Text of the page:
On hearing someone describe the recent proposal for stricter monitoring of private internet use as 'fascist', I couldn't help but wince. Nowadays it seems as though the term 'fascist' is banded around willy-nilly - a loose and lazy pejorative to describe whatever irritating or invasive state sponsored legislation happens to be current. Liberal lefties are, in my opinion, all too quick to cry 'fascism' - much like the boy and his imaginary wolf - until, well... the wolf ceased to be imaginary, that is.
Even if you fervently disagree with a particular proposal - as I do with the idea that some governmental apparatchik should be entitled to peruse my emails - nevertheless by branding it 'fascist' you provoke a violent disequilibrium - a somewhat invasive and unwarranted piece of legislation is automatically thrown into relief by the ghastly spectre of 11 million burning bodies, and your criticism is voided thereupon.
In addition there is a question of definition. Fascism itself resembles Potter Stewart's take on porn - 'I can't define it but I know it when I see it.' It has a nebulous, shifting quality which is difficult to get a handle on, even if all the goose stepping and military parades make it intuitively recognisable. The horrific anti-Semitism which was so integral to the Nazi regime, for instance, was almost entirely unknown in fascist Italy under Mussolini - until 1938 when 'il duce' introduced racist legislation, presumably to curry favour with his counterpart in Berlin. Spanish fascism under Franco sought to preserve much of the power of the church while Hitler, on the other hand, was quick to replace the cross with the swastika, and the Bible with Mien Kampf.
In fact fascism seems to be more of a process rather than a single, uniform product with a coherent set of articulable qualities. What all forms of fascism have in common is the way in which they come to be. Whether under Mussolini in the 20s or Pinochet in Chile of the early 70s, fascist regimes are invariably presaged by a climate of social-economic crisis in which mass mobilisations of the forces of the left become increasingly commonplace.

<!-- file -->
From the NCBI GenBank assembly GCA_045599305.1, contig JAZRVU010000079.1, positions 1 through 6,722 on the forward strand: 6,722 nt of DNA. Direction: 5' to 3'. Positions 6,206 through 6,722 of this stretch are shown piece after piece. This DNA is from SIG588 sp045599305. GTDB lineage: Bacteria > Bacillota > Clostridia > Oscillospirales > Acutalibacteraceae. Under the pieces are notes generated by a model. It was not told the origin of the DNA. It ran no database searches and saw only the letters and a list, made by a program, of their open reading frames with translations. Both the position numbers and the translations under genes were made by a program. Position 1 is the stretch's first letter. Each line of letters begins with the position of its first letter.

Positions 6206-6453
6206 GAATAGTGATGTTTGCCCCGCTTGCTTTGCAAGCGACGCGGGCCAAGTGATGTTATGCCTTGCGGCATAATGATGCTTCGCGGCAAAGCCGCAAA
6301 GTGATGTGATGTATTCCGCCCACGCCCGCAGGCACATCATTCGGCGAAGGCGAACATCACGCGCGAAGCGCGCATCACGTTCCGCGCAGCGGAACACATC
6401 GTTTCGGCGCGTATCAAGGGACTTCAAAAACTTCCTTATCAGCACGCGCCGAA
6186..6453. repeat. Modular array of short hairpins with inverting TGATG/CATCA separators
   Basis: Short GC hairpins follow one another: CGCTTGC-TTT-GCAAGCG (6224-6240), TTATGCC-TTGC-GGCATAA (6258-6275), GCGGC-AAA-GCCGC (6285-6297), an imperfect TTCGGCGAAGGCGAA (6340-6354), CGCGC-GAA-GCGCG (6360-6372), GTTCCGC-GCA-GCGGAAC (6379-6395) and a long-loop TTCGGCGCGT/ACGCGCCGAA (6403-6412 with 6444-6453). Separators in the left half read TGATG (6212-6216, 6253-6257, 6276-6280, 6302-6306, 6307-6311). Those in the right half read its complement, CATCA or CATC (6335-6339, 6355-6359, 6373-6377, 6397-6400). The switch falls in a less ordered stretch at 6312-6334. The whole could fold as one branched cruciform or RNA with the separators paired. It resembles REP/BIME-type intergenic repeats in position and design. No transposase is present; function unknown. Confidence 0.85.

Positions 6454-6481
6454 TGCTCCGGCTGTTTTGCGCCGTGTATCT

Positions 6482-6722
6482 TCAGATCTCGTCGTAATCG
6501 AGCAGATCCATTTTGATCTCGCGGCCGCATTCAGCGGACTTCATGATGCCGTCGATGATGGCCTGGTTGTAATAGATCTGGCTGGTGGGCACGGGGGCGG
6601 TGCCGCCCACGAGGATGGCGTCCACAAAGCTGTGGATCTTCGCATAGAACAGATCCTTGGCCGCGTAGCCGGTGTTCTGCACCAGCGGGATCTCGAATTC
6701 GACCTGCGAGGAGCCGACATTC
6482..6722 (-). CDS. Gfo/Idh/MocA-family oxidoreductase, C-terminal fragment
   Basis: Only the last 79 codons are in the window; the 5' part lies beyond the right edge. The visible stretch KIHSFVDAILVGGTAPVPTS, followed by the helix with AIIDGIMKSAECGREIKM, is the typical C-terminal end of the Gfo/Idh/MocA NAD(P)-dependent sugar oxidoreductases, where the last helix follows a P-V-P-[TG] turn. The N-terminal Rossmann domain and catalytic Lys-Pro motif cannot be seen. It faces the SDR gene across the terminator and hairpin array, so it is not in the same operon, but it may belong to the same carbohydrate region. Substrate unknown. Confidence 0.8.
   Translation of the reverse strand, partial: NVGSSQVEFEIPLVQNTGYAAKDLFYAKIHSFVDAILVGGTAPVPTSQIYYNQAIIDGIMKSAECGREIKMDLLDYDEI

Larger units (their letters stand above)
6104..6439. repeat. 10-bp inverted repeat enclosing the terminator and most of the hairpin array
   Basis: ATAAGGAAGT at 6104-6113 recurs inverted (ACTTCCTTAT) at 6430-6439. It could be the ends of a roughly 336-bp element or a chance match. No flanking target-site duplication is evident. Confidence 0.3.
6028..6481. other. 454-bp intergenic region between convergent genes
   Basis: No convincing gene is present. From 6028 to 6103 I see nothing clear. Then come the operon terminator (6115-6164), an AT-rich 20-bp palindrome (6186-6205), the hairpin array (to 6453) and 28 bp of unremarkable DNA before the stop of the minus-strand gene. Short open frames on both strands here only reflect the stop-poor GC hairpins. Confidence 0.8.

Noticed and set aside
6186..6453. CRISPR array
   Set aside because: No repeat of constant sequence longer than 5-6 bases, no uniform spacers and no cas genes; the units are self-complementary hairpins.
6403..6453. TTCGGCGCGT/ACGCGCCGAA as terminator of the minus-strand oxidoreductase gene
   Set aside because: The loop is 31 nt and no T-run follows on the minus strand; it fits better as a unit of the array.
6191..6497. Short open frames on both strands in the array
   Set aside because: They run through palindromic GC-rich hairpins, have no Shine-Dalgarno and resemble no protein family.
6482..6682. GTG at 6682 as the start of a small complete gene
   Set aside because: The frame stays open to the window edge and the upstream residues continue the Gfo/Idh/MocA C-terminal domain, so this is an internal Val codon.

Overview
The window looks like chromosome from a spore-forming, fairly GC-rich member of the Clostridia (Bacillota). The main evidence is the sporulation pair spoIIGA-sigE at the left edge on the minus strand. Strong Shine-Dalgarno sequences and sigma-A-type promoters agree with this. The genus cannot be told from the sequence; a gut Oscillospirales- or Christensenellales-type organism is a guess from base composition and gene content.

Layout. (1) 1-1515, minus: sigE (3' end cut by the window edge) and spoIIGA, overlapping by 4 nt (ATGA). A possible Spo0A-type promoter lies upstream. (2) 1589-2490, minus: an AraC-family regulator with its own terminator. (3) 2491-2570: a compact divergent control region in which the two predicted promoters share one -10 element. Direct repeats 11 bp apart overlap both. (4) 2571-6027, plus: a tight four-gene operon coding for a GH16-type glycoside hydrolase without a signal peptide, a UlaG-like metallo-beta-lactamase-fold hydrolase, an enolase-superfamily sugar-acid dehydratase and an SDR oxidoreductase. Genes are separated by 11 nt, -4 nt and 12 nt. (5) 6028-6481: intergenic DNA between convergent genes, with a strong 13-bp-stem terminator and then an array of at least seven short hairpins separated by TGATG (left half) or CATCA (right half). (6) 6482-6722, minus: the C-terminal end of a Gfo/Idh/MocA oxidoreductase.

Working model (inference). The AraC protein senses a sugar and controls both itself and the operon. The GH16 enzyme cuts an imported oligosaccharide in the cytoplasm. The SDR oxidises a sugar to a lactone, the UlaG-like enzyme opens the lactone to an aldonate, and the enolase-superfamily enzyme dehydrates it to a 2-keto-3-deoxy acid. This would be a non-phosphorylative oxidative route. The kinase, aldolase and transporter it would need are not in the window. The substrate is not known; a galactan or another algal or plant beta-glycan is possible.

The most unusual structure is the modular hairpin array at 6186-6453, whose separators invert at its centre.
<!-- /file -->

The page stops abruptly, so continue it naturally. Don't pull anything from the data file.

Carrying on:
In Chile, for example, such mobilisations brought the socialist Salvador Allende to power on the crest of a tidal wave, while in Spain, only a few years before the civil war and eventual ascension of Franco, a new republic had been proclaimed which exiled the monarchy, established freedom of speech, nationalised major public services and extended suffrage to women. The fascist regimes were mobilised and supported by big businesses and traditional elites in order to liquidate such gains, to dismantle the new forms of self-determination the mass of the population had so recently won.
From the Arab Spring onwards, as protests proliferated around the world, one of the key ingredients was the ability to co-ordinate via the internet. The internet became an integral feature of these forms of mass self-determination and I suspect that any governmental endeavour to regulate the internet will be more about thwarting the lines of communication which open up and contribute to the efficacy of social protest, rather than the need to frustrate the sinister goals of terrorist bogeymen. It is worth noting just how prickly the forces of the state are with regards to this; two men were recently jailed for four years for attempting to use social networking sites to organise during the riots of last year, even though nothing criminal resulted from their actions.
But the increasingly muscular posturing on the part of the British state wasn't restricted to the virtual world. In late 2010 Alfie Meadows, a twenty year old philosophy student, was struck by a police truncheon in the midst of the student protests against a hike in tuition fees. Meadows required emergency brain surgery, but the lesson which the state power was keen to extrapolate from this incident was that Meadows himself would be put on trial, charged with violent and disorderly conduct, and this, of course, provided an ominous warning to those who consider taking to the streets in order to assert their right to protest. Some months later, and across the pond, a new bill was introduced by the state of Wisconsin which effectively eliminated collective bargaining rights on the part of employees.
I don't for a moment believe either the conservative coalition government of the UK or the state of Wisconsin could legitimately be described as fascist. To describe either in this way would do a disservice to those people who had lived under, and were persecuted by, genuinely fascist regimes. More than that, it would be logically incongruent.
Nevertheless the measures enacted by both governments contain within themselves a particle of fascism, in as much as fascism is the process by which developing forms of mass self-determination are violently physically annulled. In itself curtailing the right to peaceably protest, communicate freely or bargain collectively is politically undesirable, authoritarian even, but not fascist. However when these things are taken together, when they occur more and more frequently against a backdrop in which populations all over the world are creating radical new ways of shaping political life - we receive an early premonition of how terrible it would be to live in a place where such rights have been fully eradicated. And, perhaps more importantly, we have a glimmering that such a place, far from being consigned to a distant and barbaric past, is closer to us than we ever imagined.